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Where Do Languages Go When They Die?

We’ve spoken on other occasions about how certain dead languages, such as Latin, actually aren’t so dead after all, and in fact have continued to develop even after having been declared vanished. However, there is a group of languages that have effectively disappeared from the face of the Earth, and in this post we’ll briefly take a look at two such examples: Hunnic and Etruscan.

Despite having conquered almost all of Europe and a good part of Asia, there are practically no traces left of the language of the Huns. Currently the Hunnic language is considered to be unclassifiable and there is no consensus regarding its affinity with other languages. Certain contemporaries preserved a select few words, and though their tribal names seem to be of Turkic origin, the only three words that are known other than proper nouns (medos, a type of beverage similar to mead; kamos, a beverage made from barley; and strava, a funeral banquet) appear to derive from non-Turkic languages. Thus, these days it is still debated whether Hunnic was a Turkic, Altaic or Indo-European language, or perhaps a language that developed in isolation.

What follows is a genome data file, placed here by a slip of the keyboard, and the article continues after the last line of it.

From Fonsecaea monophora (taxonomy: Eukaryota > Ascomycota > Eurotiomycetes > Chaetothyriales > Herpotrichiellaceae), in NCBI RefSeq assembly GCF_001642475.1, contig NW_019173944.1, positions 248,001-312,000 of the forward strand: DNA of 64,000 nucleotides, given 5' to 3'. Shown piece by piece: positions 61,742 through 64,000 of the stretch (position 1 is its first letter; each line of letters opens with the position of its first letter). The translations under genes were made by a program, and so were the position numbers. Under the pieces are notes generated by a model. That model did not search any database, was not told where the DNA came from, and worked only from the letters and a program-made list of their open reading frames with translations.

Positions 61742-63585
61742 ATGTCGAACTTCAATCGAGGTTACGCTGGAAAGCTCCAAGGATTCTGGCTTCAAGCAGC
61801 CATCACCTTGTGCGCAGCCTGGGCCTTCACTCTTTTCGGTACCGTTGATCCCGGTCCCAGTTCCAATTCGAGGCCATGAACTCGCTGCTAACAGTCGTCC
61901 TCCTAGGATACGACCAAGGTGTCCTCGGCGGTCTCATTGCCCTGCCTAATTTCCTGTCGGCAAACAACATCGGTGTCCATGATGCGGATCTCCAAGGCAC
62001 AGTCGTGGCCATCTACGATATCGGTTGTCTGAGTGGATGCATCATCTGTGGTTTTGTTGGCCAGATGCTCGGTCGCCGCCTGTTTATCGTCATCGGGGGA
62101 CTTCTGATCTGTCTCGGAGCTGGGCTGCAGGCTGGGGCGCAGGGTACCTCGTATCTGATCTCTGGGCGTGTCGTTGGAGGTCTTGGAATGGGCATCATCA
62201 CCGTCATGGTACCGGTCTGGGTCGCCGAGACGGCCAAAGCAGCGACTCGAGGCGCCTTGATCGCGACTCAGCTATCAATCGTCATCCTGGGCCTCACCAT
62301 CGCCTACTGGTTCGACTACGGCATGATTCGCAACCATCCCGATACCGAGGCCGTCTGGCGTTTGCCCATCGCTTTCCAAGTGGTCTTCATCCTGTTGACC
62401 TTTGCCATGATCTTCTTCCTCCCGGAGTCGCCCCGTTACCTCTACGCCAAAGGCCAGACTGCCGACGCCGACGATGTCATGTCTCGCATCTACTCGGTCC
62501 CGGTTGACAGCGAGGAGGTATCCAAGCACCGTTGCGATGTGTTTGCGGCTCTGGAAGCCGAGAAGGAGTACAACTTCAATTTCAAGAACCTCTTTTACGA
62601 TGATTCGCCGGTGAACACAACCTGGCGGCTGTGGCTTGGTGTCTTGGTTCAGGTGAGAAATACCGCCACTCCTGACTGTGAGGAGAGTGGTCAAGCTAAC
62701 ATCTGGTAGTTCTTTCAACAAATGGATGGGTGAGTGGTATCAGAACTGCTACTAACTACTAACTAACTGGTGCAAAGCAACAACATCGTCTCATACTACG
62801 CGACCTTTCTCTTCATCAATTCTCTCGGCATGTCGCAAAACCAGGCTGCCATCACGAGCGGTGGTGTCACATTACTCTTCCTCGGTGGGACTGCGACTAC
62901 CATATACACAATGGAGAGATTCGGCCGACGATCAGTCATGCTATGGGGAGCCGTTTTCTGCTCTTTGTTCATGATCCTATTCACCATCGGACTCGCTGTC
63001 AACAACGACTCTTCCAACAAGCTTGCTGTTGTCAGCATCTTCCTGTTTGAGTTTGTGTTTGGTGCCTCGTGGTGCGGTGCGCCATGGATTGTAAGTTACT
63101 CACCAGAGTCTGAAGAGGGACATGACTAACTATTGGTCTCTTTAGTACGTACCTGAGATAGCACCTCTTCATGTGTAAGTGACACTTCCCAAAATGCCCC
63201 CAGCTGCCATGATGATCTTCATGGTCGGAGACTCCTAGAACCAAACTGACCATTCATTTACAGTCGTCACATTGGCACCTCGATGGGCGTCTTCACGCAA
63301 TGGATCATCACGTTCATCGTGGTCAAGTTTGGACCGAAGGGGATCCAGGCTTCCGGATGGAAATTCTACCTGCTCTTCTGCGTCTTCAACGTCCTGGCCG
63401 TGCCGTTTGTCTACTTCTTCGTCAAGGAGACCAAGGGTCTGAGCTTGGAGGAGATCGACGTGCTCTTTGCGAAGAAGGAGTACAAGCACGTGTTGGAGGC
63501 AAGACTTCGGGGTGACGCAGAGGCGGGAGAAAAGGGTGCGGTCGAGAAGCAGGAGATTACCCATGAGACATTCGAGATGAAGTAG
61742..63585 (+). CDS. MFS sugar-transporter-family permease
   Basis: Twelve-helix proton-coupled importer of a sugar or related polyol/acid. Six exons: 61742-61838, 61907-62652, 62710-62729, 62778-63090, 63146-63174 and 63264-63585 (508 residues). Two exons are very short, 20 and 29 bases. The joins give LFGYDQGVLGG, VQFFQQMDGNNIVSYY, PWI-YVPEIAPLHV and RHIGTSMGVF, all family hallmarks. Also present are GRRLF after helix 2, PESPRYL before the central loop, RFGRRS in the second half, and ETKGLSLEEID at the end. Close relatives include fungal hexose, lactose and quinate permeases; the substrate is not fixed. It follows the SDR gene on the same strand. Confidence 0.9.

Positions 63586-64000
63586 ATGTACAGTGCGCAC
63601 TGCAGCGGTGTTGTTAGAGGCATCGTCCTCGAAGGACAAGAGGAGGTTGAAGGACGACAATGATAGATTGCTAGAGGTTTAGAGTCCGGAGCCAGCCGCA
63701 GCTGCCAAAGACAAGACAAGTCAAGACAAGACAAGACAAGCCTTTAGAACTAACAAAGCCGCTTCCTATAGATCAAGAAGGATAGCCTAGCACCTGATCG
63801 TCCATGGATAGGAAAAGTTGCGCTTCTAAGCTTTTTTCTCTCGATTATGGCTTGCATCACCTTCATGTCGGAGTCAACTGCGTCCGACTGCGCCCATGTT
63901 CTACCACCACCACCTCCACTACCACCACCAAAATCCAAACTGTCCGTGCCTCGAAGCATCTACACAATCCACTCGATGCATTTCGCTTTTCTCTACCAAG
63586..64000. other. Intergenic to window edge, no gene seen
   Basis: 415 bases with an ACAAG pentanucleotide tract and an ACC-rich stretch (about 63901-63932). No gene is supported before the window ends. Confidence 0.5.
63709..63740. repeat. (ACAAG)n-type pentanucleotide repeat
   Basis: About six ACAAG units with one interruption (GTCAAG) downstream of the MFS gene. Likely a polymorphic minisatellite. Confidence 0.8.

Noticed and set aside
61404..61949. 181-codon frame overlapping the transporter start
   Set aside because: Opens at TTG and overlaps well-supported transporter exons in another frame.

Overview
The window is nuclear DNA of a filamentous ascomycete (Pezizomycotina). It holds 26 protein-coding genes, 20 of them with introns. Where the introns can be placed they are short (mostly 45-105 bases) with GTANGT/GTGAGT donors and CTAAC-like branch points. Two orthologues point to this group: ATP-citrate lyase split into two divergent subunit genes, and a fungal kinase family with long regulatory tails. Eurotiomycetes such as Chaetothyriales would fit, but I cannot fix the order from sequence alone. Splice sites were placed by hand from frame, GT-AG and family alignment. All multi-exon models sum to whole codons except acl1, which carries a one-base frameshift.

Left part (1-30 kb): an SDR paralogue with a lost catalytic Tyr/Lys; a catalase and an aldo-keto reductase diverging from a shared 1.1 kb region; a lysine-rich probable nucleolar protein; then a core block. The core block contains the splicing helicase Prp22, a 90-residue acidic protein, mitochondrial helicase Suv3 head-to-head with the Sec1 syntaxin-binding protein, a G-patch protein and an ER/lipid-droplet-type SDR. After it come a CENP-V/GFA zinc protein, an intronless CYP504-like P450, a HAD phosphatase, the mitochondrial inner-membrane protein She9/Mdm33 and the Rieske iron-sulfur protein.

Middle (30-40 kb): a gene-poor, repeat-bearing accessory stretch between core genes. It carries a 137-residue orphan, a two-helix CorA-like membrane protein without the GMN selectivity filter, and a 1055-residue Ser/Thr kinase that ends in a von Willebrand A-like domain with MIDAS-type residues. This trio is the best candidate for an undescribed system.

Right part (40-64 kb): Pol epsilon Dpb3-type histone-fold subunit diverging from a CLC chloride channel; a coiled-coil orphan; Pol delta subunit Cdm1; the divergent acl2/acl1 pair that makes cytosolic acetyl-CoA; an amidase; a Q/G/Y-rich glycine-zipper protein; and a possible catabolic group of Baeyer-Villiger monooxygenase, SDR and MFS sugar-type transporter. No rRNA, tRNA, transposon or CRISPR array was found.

Another well-known people of which few if any linguistic traces remain are the Etruscans. It is believed that the last speaker of this language, which competed with Latin over centuries to be the dominant language of the region today representing central Italy, was Caesar Claudius, whose compilation on Etruscan history was lost, thus depriving humanity of a very valuable source of knowledge about this people. Today the references that remain of their language, which apparently is not related to the Indo-European languages, are mainly epitaphs or brief, repetitive votive formulas. Beyond these, among the few, more extensive records remaining, the most curious are the Liber Linteus, an Etruscan text of some 1,300 words that has the peculiarity of having been cut into strips and used to wrap a mummy, and the Pyrgi inscription, a bilingual text in Etruscan and Punic-Phoenician written on gold tablets. The latter record has offered the greatest insight into the study of Etruscan since the Punic-Phoenician text can easily be translated due to the fact that more is known about this language.

Beyond these records and the fact that Etruscan was written with a variant of the Greek alphabet (which makes it legible though not intelligible), just as with Hunnic, it is a language whose development was fully cut off and it ceased to be used many centuries ago, which makes it practically impossible to reach a clear, refined idea as to how these peoples spoke and communicated.

That’s all for today. We invite you to add other examples of such languages in the comments section below.